Sheila Dikshit passes away at 81: Ex-Delhi chief minister was fighting to revive the Congress till her last breath
In the autumn of 1998, the Congress central leadership made a surprise announcement. It made Sheila Dikshit the face of the Delhi Assembly elections.
In many ways, Sheila Dikshit's rise was reflective of the changed demography and aspirations in the national capital.
Dikshit was soft, suave, educated, articulate and carried an aura of dignity.
She remained at the helm of the Delhi government for 15 years and has seen both BJP and Congress governments at the Centre.
In the autumn of 1998, the Congress central leadership made a surprise announcement. It made Sheila Dikshit the face of the Delhi Assembly elections that were to be held a few months later.
She was an unknown figure in Delhi politics, even though she had lived in the capital almost all her life and been a minister of state in the Rajiv Gandhi government. Her only foray into Delhi politics was when she contested parliamentary election from East Delhi constituency. Her critics both within and outside the Congress dismissed her prospects. One of the party veterans had then summarised her prospects in one line using a Hindi phrase: “Kath ki handhi dubara nahi chadti (a pot made of wood for cooking can’t be used twice)". Her only claim to fame, as her rivals within Congress would then point out, was that she was close to the Gandhi-Nehru family and was daughter-in-law of veteran leader from Uttar Pradesh Uma Shankar Dikshit.
Those were tough times for the Congress. The central party leadership was in disarray. Atal Bihari Vajpayee-led NDA was ruling at the Centre and in Delhi, one of the most prominent and capable campaigners, Sushma Swaraj, was made chief minister, replacing Sahib Singh Verma. The challenge for her couldn’t be tougher.
She proved everyone wrong and when the results of Delhi Assembly election were declared, Congress had won it conclusively. She became the first Congress chief minister in Delhi.
In many ways, her rise was reflective of the changed demography and aspirations in the national capital. Though a Punjabi Khatri from Punjab who lived in Delhi, her political lineage was traced to Uma Shankar Dikshit. She presented a fine combination of Punjabiat and Poorvanchali. As compared to a Madan Lal Khurana or a Sahib Singh Verma or a VK Malhotra of BJP and a Sajan Kumar, a Jagdish Tytler, a Mukesh Khanna or a JP Agrawal of Congress, she was seen as a refreshing leader who had no baggage of the past.
She was soft, suave, educated, articulate and carried an aura of dignity. She was equally at ease with Hindi and English. She would impress a visitor with warmth and motherly charm. To all Delhi government reporters, she brought in a welcome different experience.
To her credit, she was completely unmindful of how various factional leaders in Delhi behaved and conspired against each other. She knew that whatever and howsoever hard they may try, they were not going to succeed in their design. She enjoyed full confidence of Congress' first family, something that was seen publicly till her end. She thus focused on governance. There is a lot to her credit. The Metro rail today, considered the pride of Delhi, is her gift to the city (though it was planned during BJP rule in the city).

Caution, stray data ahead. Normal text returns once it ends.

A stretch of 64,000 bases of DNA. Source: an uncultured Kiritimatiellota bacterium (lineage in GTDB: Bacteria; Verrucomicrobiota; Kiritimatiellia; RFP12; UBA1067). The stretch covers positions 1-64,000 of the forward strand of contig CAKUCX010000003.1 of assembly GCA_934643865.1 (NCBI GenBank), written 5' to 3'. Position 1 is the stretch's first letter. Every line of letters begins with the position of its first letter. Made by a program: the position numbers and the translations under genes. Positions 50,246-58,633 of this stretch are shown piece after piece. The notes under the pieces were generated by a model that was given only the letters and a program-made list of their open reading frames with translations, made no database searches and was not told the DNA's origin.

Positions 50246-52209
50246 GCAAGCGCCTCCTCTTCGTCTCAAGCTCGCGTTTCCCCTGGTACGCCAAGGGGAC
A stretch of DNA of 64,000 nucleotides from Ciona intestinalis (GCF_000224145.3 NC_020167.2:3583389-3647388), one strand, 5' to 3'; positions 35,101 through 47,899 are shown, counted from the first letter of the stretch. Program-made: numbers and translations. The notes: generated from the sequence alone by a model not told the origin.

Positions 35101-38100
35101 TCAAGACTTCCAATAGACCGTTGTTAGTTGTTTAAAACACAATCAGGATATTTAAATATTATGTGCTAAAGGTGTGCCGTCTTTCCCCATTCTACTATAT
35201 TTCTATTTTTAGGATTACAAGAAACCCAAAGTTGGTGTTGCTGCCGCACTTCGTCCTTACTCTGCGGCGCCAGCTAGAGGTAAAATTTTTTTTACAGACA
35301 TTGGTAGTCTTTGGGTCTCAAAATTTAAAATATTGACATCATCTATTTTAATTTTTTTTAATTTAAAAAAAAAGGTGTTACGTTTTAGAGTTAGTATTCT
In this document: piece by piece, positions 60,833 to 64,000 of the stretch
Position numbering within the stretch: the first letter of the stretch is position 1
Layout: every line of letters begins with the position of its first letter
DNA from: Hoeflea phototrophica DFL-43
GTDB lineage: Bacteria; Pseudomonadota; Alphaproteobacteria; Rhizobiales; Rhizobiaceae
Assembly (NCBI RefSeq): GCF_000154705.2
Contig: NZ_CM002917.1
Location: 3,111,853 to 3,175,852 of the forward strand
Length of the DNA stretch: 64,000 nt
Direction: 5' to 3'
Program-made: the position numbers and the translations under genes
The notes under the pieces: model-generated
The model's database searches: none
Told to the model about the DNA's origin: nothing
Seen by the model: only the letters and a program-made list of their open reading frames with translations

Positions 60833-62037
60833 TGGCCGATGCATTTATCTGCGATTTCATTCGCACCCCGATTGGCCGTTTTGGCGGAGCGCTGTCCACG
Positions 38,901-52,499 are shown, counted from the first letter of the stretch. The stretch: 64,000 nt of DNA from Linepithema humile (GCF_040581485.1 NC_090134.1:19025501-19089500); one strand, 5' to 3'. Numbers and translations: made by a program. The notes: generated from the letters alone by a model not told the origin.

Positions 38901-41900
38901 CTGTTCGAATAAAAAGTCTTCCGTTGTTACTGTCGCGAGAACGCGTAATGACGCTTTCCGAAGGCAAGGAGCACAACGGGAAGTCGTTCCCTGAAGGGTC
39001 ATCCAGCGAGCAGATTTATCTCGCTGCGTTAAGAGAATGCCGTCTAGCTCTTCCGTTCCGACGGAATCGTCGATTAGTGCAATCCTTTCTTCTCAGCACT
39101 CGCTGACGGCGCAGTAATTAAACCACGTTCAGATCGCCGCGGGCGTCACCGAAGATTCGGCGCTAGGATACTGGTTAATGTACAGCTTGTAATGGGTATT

She made sure that she worked in collaboration and coordination with the Atal Bihari Vajpayee government at the Centre and did everything possible for citizens of the city state. The network of flyovers that are seen today in Delhi, barring few that have come up recently, were again Dikshit's contribution. The magnificent glass building on the banks of river Yamuna which houses the chief minister’s office and headquarters city government was the result of her vision and planning. She had a great sense of aesthetics and styling. Delhi government headquarters is living portrayal of that.
She remained at the helm of the Delhi government for 15 years and has seen both BJP and Congress governments at the Centre. But not even once was there any incident of conflict between chief minister and Lieutenant-Governor, no instance of conflict between Centre and city state.
Her government partnership with Resident Welfare Associations called 'bhagidari' was a novelty of its time.
It had always been difficult to assess how she lost her own Assembly seat to current Chief Minister Arvind Kejriwal after being in power for a decade and a half. After all, she had done so much for the city. She surely paid the penalty of the massive anti-incumbency of the Manmohan Singh government at the Centre.
What had been reassuring to her and her supporters was that Sonia and Rahul Gandhi never lost their faith in her. At the age of 80, she was made Congress’ chief ministerial candidate for UP. Though that decision was changed later when Congress aligned with Samajawadi Party, she was brought back as Delhi Congress president. She kept her foot down to ensure that Congress didn’t have an electoral adjustment with its rival Aam Aadmi Party.
Her rivals in the Congress should have saluted the grit of an 81-year-old lady who, despite being unwell, was trying to the best of her capacity to regroup and revive fortunes of her party.
Sheila Dikshit leaves a rich legacy for her party and her followers.
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